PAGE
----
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Tools for Monitoring the Health Care Safety Net

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Integrated State Data Systems (continued)

Components for Successful Data Integration

Impetus for South Carolina's Integrated Data System

The need to answer complex policy questions was actually the catalyst for the integrated data system in South Carolina. In 1992, the following systemic and population-based policy issues facilitated data sharing activities:

  • Improving access to health care services.
  • Containing health care costs.
  • Maintaining or improving existing quality of care in a cost-effective manner.
  • Enhancing informed decisions in the selection of health care providers, facilities, and services.
  • Determining the appropriate types of health care services needed for the State's growing elderly and disabled populations.
  • Determining the effect of lifestyle, social, environmental, and genetic factors on health.
  • Evaluating and improving the types of treatment being provided in a wide range of settings.

The data plan that was developed took each policy issue and identified the types of data needed for analysis. This information was then cross-referenced with data and systems that had been previously inventoried. This aided in determining which datasets were readily available and what changes would have to be made to existing systems to answer these policy questions.

Given the complexity of the policy issues, it became clear that the integration of data would be the only meaningful way to proceed. Integration of data would permit tracking cohorts from providers' offices through emergency departments and inpatient hospitalizations, as well as tracking clients across a range of State agency-based programs.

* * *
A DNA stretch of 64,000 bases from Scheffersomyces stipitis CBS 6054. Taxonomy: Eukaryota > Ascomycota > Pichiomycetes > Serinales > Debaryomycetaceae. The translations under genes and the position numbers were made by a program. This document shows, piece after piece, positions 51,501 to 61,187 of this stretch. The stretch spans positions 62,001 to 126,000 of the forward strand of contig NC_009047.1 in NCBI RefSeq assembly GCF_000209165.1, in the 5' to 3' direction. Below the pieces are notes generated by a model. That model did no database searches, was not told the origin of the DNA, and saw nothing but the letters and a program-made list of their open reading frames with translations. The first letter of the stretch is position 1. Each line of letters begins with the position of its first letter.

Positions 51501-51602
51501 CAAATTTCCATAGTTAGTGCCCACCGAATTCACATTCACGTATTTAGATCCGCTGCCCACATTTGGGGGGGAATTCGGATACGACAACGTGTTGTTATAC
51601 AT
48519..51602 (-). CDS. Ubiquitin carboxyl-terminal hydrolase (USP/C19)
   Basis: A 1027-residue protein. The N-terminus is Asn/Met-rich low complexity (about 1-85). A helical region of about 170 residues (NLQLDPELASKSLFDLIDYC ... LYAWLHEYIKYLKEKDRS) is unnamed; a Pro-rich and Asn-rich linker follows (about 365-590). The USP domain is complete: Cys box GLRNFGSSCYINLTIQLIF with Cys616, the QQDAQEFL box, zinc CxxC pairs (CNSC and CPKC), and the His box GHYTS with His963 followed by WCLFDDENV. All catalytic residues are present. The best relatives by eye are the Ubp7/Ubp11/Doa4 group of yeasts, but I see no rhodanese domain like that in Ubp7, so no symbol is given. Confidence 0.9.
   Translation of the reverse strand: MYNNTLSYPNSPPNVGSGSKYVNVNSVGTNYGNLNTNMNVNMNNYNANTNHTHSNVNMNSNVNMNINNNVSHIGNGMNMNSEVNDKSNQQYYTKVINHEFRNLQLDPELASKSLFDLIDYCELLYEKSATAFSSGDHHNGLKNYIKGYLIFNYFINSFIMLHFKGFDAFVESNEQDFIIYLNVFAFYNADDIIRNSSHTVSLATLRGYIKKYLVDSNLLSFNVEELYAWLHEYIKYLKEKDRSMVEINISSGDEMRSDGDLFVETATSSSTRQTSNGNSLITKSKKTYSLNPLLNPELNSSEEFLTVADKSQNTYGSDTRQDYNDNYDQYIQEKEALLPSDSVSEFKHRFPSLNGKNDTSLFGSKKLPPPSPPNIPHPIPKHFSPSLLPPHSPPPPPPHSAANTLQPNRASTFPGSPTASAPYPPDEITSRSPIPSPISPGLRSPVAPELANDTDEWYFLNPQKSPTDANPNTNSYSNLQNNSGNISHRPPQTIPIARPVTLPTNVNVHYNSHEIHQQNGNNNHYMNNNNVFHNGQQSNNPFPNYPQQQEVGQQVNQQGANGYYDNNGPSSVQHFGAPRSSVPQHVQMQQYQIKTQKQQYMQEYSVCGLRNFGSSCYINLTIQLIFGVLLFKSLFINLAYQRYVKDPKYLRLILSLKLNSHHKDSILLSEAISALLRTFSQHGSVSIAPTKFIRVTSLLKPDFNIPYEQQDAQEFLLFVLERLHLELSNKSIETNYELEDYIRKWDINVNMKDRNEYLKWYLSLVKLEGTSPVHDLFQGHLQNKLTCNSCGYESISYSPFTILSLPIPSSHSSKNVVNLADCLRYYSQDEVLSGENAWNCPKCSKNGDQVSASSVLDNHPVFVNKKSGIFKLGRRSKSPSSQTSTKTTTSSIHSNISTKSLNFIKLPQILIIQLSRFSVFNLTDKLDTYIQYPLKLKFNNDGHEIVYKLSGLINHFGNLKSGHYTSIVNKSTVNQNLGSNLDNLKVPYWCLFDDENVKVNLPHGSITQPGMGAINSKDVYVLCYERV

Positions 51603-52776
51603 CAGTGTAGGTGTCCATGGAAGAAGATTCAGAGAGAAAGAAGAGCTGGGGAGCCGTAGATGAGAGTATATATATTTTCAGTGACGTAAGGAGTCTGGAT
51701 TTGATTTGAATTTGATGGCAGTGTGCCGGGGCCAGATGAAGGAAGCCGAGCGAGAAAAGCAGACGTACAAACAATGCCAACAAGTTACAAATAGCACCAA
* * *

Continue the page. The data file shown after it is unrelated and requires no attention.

During the planning process, it was determined that the collection of personal identifiers was necessary to track populations across time and service providers. Without these identifiers, there was no way to link multiple datasets from multiple sources. Using identifiers to create a key linker or unique identification number allowed South Carolina to reach beyond "silo-oriented" data systems to achieve an enterprise integrated data system that contains rich information for all areas of health care and the public sector. An example of this is a study conducted that examined health service utilization 6 months suicide was committed. It was determined that more than 30 percent of people who successfully committed suicide sought care from an emergency department or community mental health center 6 months before taking their own lives. This level of analysis would not have been possible without using the identifiers to create a key linker to integrate multiple datasets.

Technical Issues

Because of the ever-evolving nature of hardware and software, it is imperative that an integrated system not be built based on technical availability. Rather, it should reflect a research philosophy that transcends technology. There are several rules that South Carolina has adopted in developing the technical components of its integrated data system.

Technical Foundation for Integrating Data Is a Successful Key Linker System